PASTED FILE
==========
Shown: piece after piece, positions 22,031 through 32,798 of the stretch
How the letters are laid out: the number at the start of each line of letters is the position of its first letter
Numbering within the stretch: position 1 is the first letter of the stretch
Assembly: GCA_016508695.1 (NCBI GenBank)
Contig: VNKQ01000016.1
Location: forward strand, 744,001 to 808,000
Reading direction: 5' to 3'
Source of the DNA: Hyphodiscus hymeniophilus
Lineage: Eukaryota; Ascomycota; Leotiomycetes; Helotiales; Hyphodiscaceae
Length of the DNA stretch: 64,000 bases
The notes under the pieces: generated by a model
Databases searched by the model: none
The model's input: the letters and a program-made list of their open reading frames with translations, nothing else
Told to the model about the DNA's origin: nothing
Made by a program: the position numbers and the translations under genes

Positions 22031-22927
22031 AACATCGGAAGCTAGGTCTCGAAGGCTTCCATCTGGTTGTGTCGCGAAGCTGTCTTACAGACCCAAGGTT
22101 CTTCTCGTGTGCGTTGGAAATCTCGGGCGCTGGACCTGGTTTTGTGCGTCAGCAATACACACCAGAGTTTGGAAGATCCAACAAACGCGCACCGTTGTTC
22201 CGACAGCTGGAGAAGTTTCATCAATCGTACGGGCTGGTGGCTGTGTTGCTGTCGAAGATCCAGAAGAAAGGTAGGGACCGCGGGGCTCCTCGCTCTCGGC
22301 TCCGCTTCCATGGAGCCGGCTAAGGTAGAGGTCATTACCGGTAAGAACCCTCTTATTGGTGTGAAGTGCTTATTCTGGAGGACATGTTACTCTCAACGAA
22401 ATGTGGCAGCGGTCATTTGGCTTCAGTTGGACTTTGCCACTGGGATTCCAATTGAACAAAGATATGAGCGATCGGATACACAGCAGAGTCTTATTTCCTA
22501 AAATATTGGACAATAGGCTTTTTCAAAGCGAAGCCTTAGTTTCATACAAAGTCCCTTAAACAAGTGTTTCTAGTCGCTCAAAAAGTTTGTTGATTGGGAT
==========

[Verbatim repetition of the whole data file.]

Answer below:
Shown: piece after piece, positions 22,031 through 32,798 of the stretch
How the letters are laid out: the number at the start of each line of letters is the position of its first letter
Numbering within the stretch: position 1 is the first letter of the stretch
Assembly: GCA_016508695.1 (NCBI GenBank)
Contig: VNKQ01000016.1
Location: forward strand, 744,001 to 808,000
Reading direction: 5' to 3'
Source of the DNA: Hyphodiscus hymeniophilus
Lineage: Eukaryota; Ascomycota; Leotiomycetes; Helotiales; Hyphodiscaceae
Length of the DNA stretch: 64,000 bases
The notes under the pieces: generated by a model
Databases searched by the model: none
The model's input: the letters and a program-made list of their open reading frames with translations, nothing else
Told to the model about the DNA's origin: nothing
Made by a program: the position numbers and the translations under genes

Positions 22031-22927
22031 AACATCGGAAGCTAGGTCTCGAAGGCTTCCATCTGGTTGTGTCGCGAAGCTGTCTTACAGACCCAAGGTT
22101 CTTCTCGTGTGCGTTGGAAATCTCGGGCGCTGGACCTGGTTTTGTGCGTCAGCAATACACACCAGAGTTTGGAAGATCCAACAAACGCGCACCGTTGTTC
22201 CGACAGCTGGAGAAGTTTCATCAATCGTACGGGCTGGTGGCTGTGTTGCTGTCGAAGATCCAGAAGAAAGGTAGGGACCGCGGGGCTCCTCGCTCTCGGC
22301 TCCGCTTCCATGGAGCCGGCTAAGGTAGAGGTCATTACCGGTAAGAACCCTCTTATTGGTGTGAAGTGCTTATTCTGGAGGACATGTTACTCTCAACGAA
22401 ATGTGGCAGCGGTCATTTGGCTTCAGTTGGACTTTGCCACTGGGATTCCAATTGAACAAAGATATGAGCGATCGGATACACAGCAGAGTCTTATTTCCTA
22501 AAATATTGGACAATAGGCTTTTTCAAAGCGAAGCCTTAGTTTCATACAAAGTCCCTTAAACAAGTGTTTCTAGTCGCTCAAAAAGTTTGTTGATTGGGAT